What are memories and/or scenes from the crowds/atmosphere in Madison and Iowa that stand out?
Jeremy: Truthfully I can’t remember a time that we saw that many fans at a venue at one time, which gives me great pride to see that a lot of the collective effort that we’ve done as a group to build up the sport of cyclocross in the United States is working. When the best from the world come together to create entertainment, we were able to draw and bring a crowd to a venue regardless of where it’s placed. I think for many years Cross Vegas was seen as a big race, but it was also seen as having a built-in audience from Interbike (Which was and still is, AWESOME). I think the World Cups in Iowa and Waterloo stand on their own legs as being proof that the best athletes all participated and want to win, and that had value to fans in the U.S.
I also heard from some Euro riders that American fans are kinder and have a different vibe than European fans; European fans tend to be more like mainstream American sports fans and only cheer for the front of the race. I think that goes back to the fans being participants and being happy to have the Euros over here racing. I really love the fans and the energy they brought to the weekend, it was special to experience, especially in Iowa and Waterloo.
Stephen: I really get a kick out of running into the Euro riders out on the roads or in the hotels. It kinda fills me with pride to see riders from around the world coming to race what we have built. The crowds in both Iowa and Waterloo were pretty great. I hope they got a good show!
Katie: It’s unfortunate because I had a bad day, but the whole equal prize money thing really stands out. It’s the first World Cup to have done it, all the way from the winner to 40th place. That is huge. I don’t know how much we appreciate it. There is such a huge discrepancy between what women and men win, so I’m really happy with that. Hopefully it can lead to more events [offering equal payouts].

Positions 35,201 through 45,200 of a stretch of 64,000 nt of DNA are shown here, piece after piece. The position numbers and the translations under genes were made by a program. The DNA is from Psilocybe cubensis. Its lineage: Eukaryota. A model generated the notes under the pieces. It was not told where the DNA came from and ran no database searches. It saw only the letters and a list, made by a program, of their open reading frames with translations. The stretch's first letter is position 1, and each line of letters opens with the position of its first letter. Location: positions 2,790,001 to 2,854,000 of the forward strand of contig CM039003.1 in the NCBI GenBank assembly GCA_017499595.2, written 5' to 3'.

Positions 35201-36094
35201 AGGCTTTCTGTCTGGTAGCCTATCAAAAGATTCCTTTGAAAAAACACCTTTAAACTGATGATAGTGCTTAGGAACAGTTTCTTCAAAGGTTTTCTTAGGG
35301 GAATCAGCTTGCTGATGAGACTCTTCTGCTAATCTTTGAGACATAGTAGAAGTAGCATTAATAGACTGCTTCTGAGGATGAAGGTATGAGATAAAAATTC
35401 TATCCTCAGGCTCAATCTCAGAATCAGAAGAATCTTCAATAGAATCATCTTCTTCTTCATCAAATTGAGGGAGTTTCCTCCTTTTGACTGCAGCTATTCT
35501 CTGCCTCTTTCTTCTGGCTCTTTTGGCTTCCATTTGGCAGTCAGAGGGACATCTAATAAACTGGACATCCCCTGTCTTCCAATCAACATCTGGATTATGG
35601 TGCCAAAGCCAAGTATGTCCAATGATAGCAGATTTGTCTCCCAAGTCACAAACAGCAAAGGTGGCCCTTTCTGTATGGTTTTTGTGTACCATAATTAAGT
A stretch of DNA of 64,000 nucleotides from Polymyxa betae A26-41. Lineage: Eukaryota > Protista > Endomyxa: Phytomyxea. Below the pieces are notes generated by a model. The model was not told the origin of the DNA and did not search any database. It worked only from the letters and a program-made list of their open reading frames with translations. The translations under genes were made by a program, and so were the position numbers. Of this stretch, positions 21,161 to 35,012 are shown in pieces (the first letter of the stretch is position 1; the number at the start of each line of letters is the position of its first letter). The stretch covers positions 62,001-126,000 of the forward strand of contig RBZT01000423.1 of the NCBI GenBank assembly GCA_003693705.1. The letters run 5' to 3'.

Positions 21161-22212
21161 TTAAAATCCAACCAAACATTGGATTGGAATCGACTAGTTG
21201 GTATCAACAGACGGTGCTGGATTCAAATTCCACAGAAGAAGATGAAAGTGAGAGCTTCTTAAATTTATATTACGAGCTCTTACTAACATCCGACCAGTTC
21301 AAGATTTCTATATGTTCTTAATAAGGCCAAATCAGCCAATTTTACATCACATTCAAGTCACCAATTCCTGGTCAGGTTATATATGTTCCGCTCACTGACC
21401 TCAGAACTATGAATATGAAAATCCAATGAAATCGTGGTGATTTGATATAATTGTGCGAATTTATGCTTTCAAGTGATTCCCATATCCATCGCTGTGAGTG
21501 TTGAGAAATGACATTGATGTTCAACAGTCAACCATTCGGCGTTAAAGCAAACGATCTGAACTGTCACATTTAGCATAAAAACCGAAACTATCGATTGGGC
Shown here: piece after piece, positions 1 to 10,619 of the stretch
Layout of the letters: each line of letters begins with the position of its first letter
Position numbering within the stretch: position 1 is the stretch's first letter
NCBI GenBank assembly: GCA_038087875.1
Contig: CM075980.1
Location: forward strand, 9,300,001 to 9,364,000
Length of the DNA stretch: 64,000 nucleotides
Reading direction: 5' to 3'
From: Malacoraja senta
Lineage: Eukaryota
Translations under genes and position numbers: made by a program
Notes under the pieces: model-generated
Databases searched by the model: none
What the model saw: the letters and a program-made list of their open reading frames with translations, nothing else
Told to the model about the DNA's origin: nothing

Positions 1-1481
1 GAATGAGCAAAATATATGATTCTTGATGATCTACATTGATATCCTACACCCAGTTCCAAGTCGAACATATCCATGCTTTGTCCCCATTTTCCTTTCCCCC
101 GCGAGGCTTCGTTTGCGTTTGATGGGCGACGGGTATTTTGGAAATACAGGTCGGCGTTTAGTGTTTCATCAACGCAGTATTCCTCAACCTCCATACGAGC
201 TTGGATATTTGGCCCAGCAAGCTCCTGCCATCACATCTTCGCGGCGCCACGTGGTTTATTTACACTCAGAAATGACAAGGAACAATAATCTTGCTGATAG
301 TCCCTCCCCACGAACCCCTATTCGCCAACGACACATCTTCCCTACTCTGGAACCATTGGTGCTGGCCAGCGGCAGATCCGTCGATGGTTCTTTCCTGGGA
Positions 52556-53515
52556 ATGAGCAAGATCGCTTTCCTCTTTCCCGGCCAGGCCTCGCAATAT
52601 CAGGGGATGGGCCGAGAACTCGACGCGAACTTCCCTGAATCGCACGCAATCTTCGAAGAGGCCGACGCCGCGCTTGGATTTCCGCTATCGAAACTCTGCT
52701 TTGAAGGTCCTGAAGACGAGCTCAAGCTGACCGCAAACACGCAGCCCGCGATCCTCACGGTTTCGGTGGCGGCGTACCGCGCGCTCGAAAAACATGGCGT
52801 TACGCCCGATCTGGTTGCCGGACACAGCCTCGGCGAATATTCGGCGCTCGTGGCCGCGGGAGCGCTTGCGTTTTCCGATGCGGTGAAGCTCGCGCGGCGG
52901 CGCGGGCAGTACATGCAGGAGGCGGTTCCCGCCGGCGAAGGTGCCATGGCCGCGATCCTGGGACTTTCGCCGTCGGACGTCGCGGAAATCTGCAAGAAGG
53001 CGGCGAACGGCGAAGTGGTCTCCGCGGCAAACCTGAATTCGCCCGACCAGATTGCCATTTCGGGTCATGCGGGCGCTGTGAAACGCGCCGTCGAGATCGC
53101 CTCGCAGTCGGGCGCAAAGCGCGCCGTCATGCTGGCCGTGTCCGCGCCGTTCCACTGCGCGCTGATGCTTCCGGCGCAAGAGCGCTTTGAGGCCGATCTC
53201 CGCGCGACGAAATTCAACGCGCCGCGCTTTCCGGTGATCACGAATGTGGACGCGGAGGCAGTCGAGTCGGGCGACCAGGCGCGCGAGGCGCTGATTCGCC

Elle: The hammocks hanging in the trees for a few lucky spectators in Wisconsin, and the Grinch sightings in Iowa!
How does starting the World Cup season off with two American races impact the overall calendar?
Jeremy: Overall it makes it really busy and chaotic for American programs; for us with Vegas, it’s really busy. Ellen [Noble] did great at all three events, so it’s possible if you plan and take care of yourself. Ninety-five percent of the Euro riders stayed in the Iowa/Madison area between the races. With regards to the overall calendar, it’s the same for everyone, so we just get on with it! Take it as it comes.
Stephen: I think it breaks up the calendar a bit. Makes a few big gaps early and allows everyone to regroup and focus on their national series races, which is nice. It’s a bit early to have to be in top top form. So it makes it difficult to train for an effective year-long campaign, especially with the travel later in the year. With all these races on Friday too, I am not sure when we’re supposed to train? One day we will figure out the schedule…
Katie: It’s the most convenient way to get two World Cups on our American schedule, given the European schedule. It’s really hard because we don’t have any preparation races before these World Cups, and the temperature is really hot. It’s hard to race cyclocross in the heat — we like colder temperatures. So that sucks for everyone. From a logistics perspective it’s a really good spot.
Elle: I don’t race much in the U.S. any more, so I’m grateful that I get the opportunity to race at the very top level in my home country to kick off the season. It wasn’t long ago that there were zero World Cups outside of Europe!
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Source: Cycling News: Velonews